It is an unfortunate reality that, due to the need for development of society, it is impractical to protect all rivers in their natural state. Instead the National Water Act (Republic of South Africa, 1998) accepts that some rivers will be ‘harder working' than others and accordingly the objectives of the protection effort would be aimed somewhat lower for those situations. In order to make sense of this, the National Water Act provides the following steps to arrive at the management objectives for any water resource:

  • The water resource needs to be classified according to the National Water Resource Classification System, i.e. what kind of resource does society desire in a particular place? This may be a hardworking river in the city but natural in a sanctuary.
  • The Classification System will provide a Management Class to describe what this means
  • The Reserve needs to be determined which establishes how much water needs to be reserved for the ecosystem itself
  • Resource Quality Objectives are described, which provide objective measures for management

Given that the purpose of the policy on Resource Protection is to secure water for sustainable development and use, there needs to be a strong linkage to the way that the water is used. Clearly, while there is abundant water, the provisions of both users and the ecosystem may easily be catered for, but in a water-scarce situation it is inevitable that there will be competition for allocation of water.

The National Water Resource Strategy raises the issue of competition between the protection of the Reserve and the use of the water as follows: ‘It is important to note that the Reserve has priority over all water uses and that the requirements of the Reserve must be allowed for before any use is licensed. Authorisation of all water use in terms of a licence is therefore conditional on a Reserve determination being carried out, and the requirements of the Reserve being taken into account when determining the water available for allocation. However, where water is already allocated for use, the requirements of the ecological Reserve may be met over time by progressively adjusting allocations.'(DWAF, 2004).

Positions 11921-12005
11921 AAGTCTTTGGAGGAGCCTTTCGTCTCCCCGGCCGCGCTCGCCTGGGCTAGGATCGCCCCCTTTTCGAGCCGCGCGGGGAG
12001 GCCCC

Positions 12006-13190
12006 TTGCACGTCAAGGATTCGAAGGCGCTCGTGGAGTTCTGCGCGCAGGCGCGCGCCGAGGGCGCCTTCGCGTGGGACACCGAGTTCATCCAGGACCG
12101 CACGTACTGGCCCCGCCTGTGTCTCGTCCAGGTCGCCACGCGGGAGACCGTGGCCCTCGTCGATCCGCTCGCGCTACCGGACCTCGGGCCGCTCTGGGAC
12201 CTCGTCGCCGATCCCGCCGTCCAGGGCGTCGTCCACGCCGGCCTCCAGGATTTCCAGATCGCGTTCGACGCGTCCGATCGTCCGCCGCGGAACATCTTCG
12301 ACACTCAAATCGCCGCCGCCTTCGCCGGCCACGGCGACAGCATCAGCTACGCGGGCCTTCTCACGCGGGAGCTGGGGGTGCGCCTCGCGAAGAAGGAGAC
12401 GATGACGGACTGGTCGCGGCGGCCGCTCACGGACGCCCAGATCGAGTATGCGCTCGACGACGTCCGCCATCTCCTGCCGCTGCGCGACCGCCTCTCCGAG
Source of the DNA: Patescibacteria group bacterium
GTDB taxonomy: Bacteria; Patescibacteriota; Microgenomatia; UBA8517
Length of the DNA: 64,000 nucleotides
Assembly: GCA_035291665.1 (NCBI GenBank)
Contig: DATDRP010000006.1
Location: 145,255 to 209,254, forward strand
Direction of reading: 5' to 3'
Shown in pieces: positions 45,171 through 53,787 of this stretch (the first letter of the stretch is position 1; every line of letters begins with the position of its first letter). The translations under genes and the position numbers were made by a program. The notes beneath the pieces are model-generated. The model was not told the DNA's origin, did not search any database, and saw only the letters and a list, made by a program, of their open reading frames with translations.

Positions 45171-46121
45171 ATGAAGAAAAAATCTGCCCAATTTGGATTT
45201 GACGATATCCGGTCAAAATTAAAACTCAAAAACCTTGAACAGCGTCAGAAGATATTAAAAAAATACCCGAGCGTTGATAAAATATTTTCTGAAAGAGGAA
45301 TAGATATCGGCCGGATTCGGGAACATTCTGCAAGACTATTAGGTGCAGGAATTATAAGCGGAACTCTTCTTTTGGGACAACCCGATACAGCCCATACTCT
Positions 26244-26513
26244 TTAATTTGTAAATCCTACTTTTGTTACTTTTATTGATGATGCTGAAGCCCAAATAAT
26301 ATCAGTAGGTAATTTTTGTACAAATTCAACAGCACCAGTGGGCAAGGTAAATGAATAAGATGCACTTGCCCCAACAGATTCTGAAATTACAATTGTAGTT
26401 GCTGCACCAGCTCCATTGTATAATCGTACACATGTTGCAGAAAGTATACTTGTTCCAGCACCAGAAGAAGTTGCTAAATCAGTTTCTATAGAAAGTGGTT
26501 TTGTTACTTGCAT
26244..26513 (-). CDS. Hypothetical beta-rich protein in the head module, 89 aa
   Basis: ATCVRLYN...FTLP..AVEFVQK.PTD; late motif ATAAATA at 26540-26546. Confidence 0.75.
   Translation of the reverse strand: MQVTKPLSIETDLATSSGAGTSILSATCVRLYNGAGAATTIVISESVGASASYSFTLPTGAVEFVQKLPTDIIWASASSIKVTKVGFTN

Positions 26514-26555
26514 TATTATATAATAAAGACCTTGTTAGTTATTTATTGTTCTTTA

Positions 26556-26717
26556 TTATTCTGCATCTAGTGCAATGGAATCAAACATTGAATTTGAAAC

Unfortunately there remains a lot to be done to implement the National Water Act. The status quo in relation to resource protection is as follows:

  • The Classification System has not been Gazetted and thus no rivers in the country have been classified. There is thus no properly derived Management Class for any river, including the uMngeni. This Management Class is also supposed to inform the Catchment Management Strategy, a task which is clearly not done.
  • While many ecological Reserves have been determined, these are all preliminary, as they do not have the context of the Classification System to set the target. For the test case of the uMngeni River, no Reserve has been determined (besides the Desktop determination which was not intended for guidance in water allocations or dam operations).